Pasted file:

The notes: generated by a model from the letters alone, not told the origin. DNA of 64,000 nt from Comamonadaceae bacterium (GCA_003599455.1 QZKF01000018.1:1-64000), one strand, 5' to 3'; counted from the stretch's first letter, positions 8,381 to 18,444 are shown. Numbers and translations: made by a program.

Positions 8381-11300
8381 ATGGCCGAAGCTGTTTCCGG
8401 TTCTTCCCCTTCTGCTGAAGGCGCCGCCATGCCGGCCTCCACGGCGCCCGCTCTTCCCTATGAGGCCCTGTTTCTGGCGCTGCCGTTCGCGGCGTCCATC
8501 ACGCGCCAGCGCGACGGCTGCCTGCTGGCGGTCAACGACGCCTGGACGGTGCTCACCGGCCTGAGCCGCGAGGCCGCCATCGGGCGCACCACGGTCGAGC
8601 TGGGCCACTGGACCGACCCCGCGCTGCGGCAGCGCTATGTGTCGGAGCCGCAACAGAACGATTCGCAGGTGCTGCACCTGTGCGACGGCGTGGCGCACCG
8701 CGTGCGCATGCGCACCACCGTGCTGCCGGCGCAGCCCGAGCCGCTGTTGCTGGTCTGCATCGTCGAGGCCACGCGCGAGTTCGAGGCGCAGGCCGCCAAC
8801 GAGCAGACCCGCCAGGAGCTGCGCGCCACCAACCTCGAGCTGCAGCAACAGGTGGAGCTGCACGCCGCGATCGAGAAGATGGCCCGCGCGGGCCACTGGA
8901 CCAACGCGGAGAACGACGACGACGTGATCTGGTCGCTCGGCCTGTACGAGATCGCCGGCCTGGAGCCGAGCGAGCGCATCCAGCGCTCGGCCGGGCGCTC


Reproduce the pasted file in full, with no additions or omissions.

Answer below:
The notes: generated by a model from the letters alone, not told the origin. DNA of 64,000 nt from Comamonadaceae bacterium (GCA_003599455.1 QZKF01000018.1:1-64000), one strand, 5' to 3'; counted from the stretch's first letter, positions 8,381 to 18,444 are shown. Numbers and translations: made by a program.

Positions 8381-11300
8381 ATGGCCGAAGCTGTTTCCGG
8401 TTCTTCCCCTTCTGCTGAAGGCGCCGCCATGCCGGCCTCCACGGCGCCCGCTCTTCCCTATGAGGCCCTGTTTCTGGCGCTGCCGTTCGCGGCGTCCATC
8501 ACGCGCCAGCGCGACGGCTGCCTGCTGGCGGTCAACGACGCCTGGACGGTGCTCACCGGCCTGAGCCGCGAGGCCGCCATCGGGCGCACCACGGTCGAGC
8601 TGGGCCACTGGACCGACCCCGCGCTGCGGCAGCGCTATGTGTCGGAGCCGCAACAGAACGATTCGCAGGTGCTGCACCTGTGCGACGGCGTGGCGCACCG
8701 CGTGCGCATGCGCACCACCGTGCTGCCGGCGCAGCCCGAGCCGCTGTTGCTGGTCTGCATCGTCGAGGCCACGCGCGAGTTCGAGGCGCAGGCCGCCAAC
8801 GAGCAGACCCGCCAGGAGCTGCGCGCCACCAACCTCGAGCTGCAGCAACAGGTGGAGCTGCACGCCGCGATCGAGAAGATGGCCCGCGCGGGCCACTGGA
8901 CCAACGCGGAGAACGACGACGACGTGATCTGGTCGCTCGGCCTGTACGAGATCGCCGGCCTGGAGCCGAGCGAGCGCATCCAGCGCTCGGCCGGGCGCTC